Students across campus witnessed the momentous inauguration of Barack Obama yesterday through live broadcasts inside and outside of the classroom. Although yesterday marked the first day of class for many courses, some were cancelled or dismissed early so students could watch the first transition of power in eight years. In other cases, professors traded their PowerPoint slideshows for live streams of the ceremony. 
It has been months since fireworks were set off in Collegetown to celebrate Obama’s election, but the excitement remained for some.
“[My emotions] are now more solidified. Election Night was euphoric, but now it really did happen,” said Ann Wilde grad.
Nearly all of the 1,300 seats in Bailey Hall were filled, and the audience soaked in the energy from D.C. A live broadcast was scheduled to start at 10:30 a.m. As noon approached students continued to pour into the already crowded auditorium.
Cynthia Peng ’10 was one of them.
“[Bailey Hall] was really packed. There were virtually no seats left. I think Obama’s speech got through [to] the audience, and there were a lot of cheers,” Peng said.
At the same time, the usual hustle and bustle of lunch hour came to a standstill in the Ivy Room, and only the voice of the television anchor could be heard. But as the clock struck 12 and Obama officially became president, about 200 students broke into loud cheers and applause. The crowd became silent when Obama took to the podium to give his Inaugural Address.
“Everyone’s eyes were glued to the screen and everyone was extremely attentive,” said Wendy LaManque ’10, whose class was dismissed early.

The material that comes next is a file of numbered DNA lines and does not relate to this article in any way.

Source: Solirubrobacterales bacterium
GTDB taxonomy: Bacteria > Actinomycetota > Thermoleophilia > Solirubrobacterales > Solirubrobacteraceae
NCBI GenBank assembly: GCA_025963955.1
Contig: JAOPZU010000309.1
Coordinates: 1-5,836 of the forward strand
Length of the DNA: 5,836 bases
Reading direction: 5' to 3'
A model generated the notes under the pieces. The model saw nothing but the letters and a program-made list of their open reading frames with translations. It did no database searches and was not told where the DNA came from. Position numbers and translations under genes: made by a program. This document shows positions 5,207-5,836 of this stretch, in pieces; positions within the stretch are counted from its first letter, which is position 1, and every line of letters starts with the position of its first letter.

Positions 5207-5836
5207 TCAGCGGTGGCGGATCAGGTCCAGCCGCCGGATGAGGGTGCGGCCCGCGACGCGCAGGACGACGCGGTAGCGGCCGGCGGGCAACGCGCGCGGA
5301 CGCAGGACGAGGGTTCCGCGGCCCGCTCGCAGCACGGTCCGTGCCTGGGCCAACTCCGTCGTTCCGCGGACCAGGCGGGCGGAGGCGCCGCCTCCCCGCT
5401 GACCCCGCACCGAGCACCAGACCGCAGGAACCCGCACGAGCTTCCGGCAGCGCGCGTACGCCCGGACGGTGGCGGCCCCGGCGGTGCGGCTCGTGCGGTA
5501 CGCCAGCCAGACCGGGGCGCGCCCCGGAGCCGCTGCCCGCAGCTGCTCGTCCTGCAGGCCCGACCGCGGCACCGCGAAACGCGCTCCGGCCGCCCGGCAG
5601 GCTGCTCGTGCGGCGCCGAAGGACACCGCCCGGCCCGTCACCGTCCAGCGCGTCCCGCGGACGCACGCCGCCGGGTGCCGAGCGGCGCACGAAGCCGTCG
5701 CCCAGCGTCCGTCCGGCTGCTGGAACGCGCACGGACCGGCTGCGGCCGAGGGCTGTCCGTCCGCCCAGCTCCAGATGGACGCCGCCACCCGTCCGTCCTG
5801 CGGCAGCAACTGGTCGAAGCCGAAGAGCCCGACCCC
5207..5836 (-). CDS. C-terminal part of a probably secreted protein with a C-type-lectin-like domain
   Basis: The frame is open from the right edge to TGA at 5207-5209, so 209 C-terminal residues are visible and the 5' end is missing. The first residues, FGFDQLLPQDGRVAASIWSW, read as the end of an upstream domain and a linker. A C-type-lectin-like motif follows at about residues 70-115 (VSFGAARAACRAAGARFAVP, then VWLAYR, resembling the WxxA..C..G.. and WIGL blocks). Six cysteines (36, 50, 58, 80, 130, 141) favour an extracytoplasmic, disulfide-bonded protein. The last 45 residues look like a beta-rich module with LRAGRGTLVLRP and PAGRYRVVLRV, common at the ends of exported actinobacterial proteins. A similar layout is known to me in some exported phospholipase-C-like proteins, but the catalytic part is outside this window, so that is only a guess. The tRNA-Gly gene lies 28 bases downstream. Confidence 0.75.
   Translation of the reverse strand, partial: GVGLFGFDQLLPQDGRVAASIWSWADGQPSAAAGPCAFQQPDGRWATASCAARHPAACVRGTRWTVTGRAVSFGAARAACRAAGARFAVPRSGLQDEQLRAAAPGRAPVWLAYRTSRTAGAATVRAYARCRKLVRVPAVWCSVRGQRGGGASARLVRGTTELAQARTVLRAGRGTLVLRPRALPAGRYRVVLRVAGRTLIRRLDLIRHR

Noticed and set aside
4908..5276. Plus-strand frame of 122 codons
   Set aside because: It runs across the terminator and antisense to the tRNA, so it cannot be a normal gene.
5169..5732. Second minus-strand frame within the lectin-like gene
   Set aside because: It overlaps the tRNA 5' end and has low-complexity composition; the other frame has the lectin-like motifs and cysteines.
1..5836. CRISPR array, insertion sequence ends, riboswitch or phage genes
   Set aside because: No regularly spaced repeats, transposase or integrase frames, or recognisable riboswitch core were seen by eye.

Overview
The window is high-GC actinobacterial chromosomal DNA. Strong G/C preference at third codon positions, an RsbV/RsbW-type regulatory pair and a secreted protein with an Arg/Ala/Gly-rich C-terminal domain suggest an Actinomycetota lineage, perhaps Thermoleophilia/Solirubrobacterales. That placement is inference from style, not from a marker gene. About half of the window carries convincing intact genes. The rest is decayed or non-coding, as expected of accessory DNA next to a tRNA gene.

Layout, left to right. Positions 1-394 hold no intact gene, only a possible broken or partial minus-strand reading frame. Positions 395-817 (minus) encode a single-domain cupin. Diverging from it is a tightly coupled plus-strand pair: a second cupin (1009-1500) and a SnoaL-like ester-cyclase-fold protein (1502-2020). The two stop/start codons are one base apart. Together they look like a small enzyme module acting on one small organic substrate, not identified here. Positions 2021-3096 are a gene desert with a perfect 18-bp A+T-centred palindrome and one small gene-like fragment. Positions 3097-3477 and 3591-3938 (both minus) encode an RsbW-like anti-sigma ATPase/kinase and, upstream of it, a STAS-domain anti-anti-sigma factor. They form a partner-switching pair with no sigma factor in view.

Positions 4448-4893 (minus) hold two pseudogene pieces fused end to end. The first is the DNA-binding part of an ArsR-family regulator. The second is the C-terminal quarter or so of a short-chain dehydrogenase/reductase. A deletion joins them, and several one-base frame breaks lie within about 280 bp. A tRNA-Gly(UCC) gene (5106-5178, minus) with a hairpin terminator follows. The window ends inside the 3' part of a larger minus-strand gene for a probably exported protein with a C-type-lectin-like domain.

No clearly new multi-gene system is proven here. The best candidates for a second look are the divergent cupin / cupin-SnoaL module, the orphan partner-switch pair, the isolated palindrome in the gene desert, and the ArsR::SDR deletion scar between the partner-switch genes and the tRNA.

About 150 students, professors and Ithacans gathered at the Africana Studies and Research Center for a celebration and discussion of the significance of the nation’s first African-American president.
“I’m elated that we have a president who looks like me. But this is only the first step. Now we’re taking little steps. If he gets re-elected then we can take more steps,” said Bomopregha Julius ’09, a student from Nigeria.
According to Prof. Robert Harris Jr., Africana studies, as a result of Obama’s election, the history of African Americans has now garnered more attention and interest, he said.
“The discussion leading up to the inauguration almost lifted a veil of African-American history,” said Harris, who stressed how the present is constructed upon the past. According to Harris, enslaved African laborers laid the bricks of the White House and helped build the city of Washington D.C., where Obama took his presidential oath yesterday.
Harris was especially impressed by how Obama has encouraged African Americans to confront history instead of hide from it. Both professors and students said they appreciated that Obama treasured his roots during the campaign.
“He is literally [what] I see myself becoming — a figure that people look up to without forgetting where [I am] from,” said Julius, who is considering a career in politics.
In a section of his speech that many students called memorable, Obama spoke of the progress that the country has made in just the past several decades.
“This is the meaning of our liberty and our creed — why men and women and children of every race and every faith can join in celebration across this magnificent Mall, and why a man whose father less than sixty years ago might not have been served at a local restaurant can now stand before you to take a most sacred oath,” Obama said.
Obama also addressed “real, serious and many” challenges in his Inaugural Address, including the financial crisis and the war against “violence and hatred” that America is facing.
Although most found his speech more pessimistic than his previous addresses, many appreciated his honesty to the American people.
“I enjoyed the fact that he acknowledged many issues and didn’t pretend that they weren’t there. The speech is visionary,” said Peng.
The mobilization of young people as a result of Obama’s presidency was particularly impressive, said Prof. John Turner, Africana studies.
“For people of our age, it is almost reminiscence of the young movement,” said Turner, one of the four professors who spoke at the Africana Studies and Research Center.